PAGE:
It sounds like your scoop is about the same size as mine, and the average weight of feed in this scoop is 2.5 lbs, but your feed store is almost sure to have a scale, so measure one full scoop into a gallon ziplock bag and take it to the feed store and have them weigh it if you don't have your own scale. Do this for each type of feed you are feeding, that way you will know exactly how much you are giving her, and can adjust accordingly.
     
    09-19-2012, 08:37 PM
  #17
Trained
Mudpie, you have way too much time

The ration you suggested....sorry, but there's now way a horse can consume all of that.
Unless you mean everything "soaked" wet weight?
Still, I'd leave out the bran, period. A good mare&foal feed, given by weight recommendation, should have all necessary Vitamins and minerals in it. Himalaya saltlick definitely yes. Rice bran yes. Any omega supplement, yes.
For gaining weight NOW, I'd even suggest a good senior feed, like Nutrena Life Design Senior. Up to 9th months pregnancy, then switch to a Mare&foal, again Nutrena Life Design Mare&Foal.
     
    09-19-2012, 09:25 PM
  #18
Yearling
I actually just got done dealing with this situation. The mare I got was about 300 lbs under weight at 6 months pregnant. I had her on 3 scoops 2x a day of life design mare and foal, 2 flakes of alfalfa 2x a day, unlimited grass, and put her on amplify. By the time the baby was born she looked pretty good. But the baby started dragging her down real fast. We ended up weaning him at 3 months. Now the first week with the baby, was not fun. His first day he seemed fine. Normal temp, nursing, perfectly normal baby. Day 2 he went down hill! We almost lost him. Had the vet out for hours. She had to do a belly tap to release gas. He wasnt pooping so we had to give him enemas every Hour. And we had to keep him sedated for the day and given rompin (sp?) orally for 3 nights. I slept in the barn, in the stall for 3 days. He was on penicilin 2x a day and the vet came out and gave him genicin once a day. Poor boy was getting 3 shots a day for the first week of his life. But he is alive and well no.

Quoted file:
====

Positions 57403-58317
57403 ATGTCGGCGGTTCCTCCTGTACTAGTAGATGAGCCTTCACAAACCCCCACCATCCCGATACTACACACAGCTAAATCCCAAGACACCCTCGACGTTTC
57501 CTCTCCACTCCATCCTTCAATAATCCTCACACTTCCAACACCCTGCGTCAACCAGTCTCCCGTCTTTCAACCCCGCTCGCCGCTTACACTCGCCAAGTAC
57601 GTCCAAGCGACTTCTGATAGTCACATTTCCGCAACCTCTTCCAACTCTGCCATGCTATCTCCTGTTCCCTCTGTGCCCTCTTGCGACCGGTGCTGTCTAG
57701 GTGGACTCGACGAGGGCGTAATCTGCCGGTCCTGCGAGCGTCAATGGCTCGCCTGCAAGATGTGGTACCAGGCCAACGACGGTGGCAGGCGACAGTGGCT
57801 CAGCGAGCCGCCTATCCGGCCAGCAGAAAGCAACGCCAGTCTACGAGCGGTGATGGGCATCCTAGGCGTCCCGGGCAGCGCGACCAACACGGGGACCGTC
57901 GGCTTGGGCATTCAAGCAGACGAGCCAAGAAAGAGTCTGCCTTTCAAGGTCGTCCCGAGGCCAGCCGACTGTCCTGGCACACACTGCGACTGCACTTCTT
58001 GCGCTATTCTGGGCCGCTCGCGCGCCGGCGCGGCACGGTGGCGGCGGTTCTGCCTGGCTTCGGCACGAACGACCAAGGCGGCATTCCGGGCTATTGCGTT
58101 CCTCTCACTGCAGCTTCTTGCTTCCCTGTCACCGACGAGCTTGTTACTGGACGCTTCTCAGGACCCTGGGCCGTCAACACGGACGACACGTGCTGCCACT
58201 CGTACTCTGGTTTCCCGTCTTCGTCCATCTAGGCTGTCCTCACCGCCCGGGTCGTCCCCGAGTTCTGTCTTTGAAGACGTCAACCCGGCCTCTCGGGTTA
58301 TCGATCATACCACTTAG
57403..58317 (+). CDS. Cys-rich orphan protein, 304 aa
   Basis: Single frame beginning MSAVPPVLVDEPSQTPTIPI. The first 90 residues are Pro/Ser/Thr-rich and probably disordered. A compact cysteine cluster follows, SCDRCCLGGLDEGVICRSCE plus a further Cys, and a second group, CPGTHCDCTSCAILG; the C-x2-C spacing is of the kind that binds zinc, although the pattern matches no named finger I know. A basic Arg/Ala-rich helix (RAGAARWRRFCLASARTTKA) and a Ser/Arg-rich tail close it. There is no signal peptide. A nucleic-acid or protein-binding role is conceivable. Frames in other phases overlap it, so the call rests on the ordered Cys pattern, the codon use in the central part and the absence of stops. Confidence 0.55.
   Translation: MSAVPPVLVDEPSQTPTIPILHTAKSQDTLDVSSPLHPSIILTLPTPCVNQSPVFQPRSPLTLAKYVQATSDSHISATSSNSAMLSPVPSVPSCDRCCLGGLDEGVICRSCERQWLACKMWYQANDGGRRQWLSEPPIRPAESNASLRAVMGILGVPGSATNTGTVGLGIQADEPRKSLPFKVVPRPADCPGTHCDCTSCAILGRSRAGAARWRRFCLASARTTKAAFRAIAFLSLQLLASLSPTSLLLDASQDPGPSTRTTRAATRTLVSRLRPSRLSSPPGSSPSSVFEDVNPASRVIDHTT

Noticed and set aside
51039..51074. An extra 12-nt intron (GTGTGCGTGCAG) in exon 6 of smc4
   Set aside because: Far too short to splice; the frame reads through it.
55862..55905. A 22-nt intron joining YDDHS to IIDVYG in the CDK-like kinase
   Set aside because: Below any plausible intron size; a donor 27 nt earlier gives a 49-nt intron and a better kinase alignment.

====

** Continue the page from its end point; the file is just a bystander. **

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    09-19-2012, 09:30 PM
  #19
Yearling
And didnt want to be the negative one and scare you. But just letting you know what you may be facing. To give you a heads up. I do hope you do not have to go through what I did. And hope that the mare and foal don't either. I wish all involved the very best of luck!
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    09-19-2012, 11:08 PM
  #20
Trained
Colt foals are generally more prone to these problems regardless of what state momma was in. And even fillies can get it. Mine did. Momma always well fed. She needed 7 enemas, and who knows what else the vet pumped in her.
Foaling is a risk. Usually it all goes well. But if something happens its a major thing.